“They all just kind of looked at me like, ‘wow, someone so small knows words so big,’” she recalled with a laugh.
Merriweather’s childhood dream to become a doctor never faltered. She had a keen interest in science, loved to watch health programs on the Discovery Channel and attended space camp. In elementary school, she job-shadowed a doctor at a family medicine practice and made her first diagnosis of a patient. In high school, she completed a medical internship, and then went on to study biology at the University of Arkansas.
This spring, she earned her medical degree and a master’s degree in public health from the University of Arkansas College of Medicine, and she matched into the Department of Obstetrics and Gynecology residency program at Indiana University School of Medicine.
Merriweather is proud and excited for this next stage in her career.
It’s true that her interests changed a bit since the fifth grade: She won’t be a cardiothoracic surgeon because a maternal-fetal medicine rotation during her third-year clerkship solidified her interest in OB-GYN.
The specialty existed in an essential cross-section, where she can apply her daily work in the medical field to an equally deep desire to serve and uplift underrepresented populations.
As a medical student, Merriweather, along with her longtime friend and Texas medical student Antonio Igbokidi, founded Melanin is the New Medicine, LLC, with the goal of increasing diversity in their field.
The business serves as a resource to people of color and minorities who are interested in medicine. Merriweather and Igbokidi serve as mentors to students applying for medical school. They answer questions, host mock interviews, coach students through the application process and help them prepare to take the Medical College Admission Test (MCAT). They also engage in community service that aims to educate, excite and spark an interest in medicine among young people of color.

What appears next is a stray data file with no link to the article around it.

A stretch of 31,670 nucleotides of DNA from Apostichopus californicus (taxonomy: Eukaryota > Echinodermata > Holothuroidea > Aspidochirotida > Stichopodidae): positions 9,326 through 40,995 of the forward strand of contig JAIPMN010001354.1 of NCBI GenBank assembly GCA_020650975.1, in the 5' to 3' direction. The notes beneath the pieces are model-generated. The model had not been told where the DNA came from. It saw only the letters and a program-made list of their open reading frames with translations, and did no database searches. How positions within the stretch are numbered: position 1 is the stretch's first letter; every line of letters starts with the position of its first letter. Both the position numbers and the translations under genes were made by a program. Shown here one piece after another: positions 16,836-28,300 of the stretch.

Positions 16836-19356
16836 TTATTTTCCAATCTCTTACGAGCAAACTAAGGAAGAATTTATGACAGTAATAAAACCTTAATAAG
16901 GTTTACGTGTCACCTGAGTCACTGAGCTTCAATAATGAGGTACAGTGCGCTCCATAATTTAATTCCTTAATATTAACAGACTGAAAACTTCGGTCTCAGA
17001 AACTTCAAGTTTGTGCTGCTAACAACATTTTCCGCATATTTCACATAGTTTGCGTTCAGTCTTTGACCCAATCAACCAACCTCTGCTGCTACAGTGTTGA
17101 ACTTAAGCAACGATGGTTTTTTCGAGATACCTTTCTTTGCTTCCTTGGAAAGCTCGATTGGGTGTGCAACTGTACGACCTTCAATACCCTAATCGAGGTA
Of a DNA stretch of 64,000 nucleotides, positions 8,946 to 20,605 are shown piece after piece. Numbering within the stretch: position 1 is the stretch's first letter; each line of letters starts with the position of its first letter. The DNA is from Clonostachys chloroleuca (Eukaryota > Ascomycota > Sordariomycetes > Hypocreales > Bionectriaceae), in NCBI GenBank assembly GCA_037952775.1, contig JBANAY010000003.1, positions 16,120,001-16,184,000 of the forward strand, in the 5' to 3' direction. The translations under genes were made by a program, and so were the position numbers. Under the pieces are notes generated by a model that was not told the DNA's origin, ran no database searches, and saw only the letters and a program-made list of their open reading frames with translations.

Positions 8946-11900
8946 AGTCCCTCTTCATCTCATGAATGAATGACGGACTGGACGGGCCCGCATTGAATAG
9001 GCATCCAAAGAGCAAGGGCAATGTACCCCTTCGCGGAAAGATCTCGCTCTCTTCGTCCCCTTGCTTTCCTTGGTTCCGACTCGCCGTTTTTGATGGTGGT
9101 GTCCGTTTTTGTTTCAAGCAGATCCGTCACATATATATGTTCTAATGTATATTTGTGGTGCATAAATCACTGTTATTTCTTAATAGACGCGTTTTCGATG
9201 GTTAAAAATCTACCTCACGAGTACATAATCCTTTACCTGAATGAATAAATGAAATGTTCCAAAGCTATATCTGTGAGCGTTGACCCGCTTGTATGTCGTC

Merriweather said the closer she got to her medical degree, the less and less she saw herself in the professionals around her. She and Igbokidi felt a need to fill that void. Some of the help they provide includes advising students on how to navigate a career in medicine as a person of color. It’s guidance she wishes she’d had along her journey, she said.
As Merriweather prepares to leave Arkansas, she’s unsure of the future of Melanin is the New Medicine. She’s incredibly proud of the work they did and would like to continue it in the future; but they’re trying to determine what the work looks like from several states apart.
Looking ahead, Merriweather is eager to start a new chapter in Indianapolis. She’s never lived outside of Arkansas, so it’s exciting to think about all the new possibilities and adventures that come with living in a new place.
And there’s a lot with the OB-GYN specialty and life at IU School of Medicine to look forward to as well, Merriweather said.
She was pleased to have matched with IU for residency because the OB-GYN department offered a well-rounded program, with training in all aspects of care. She knows, once her training is done and she begins practicing on her own, she’ll be prepared to handle any situation.
IU “really put their money where their mouth is” with regards to diversity and inclusion, Merriweather said, which made the university an even more appealing option.
It’s a bit overwhelming sometimes to think that she really is a doctor now, Merriweather said, and she’s sure it will be a bit shocking and emotional the first time she hears someone call her Dr. Merriweather. But she knows her years of setting goals, chasing dreams and working incredibly hard have finally paid off.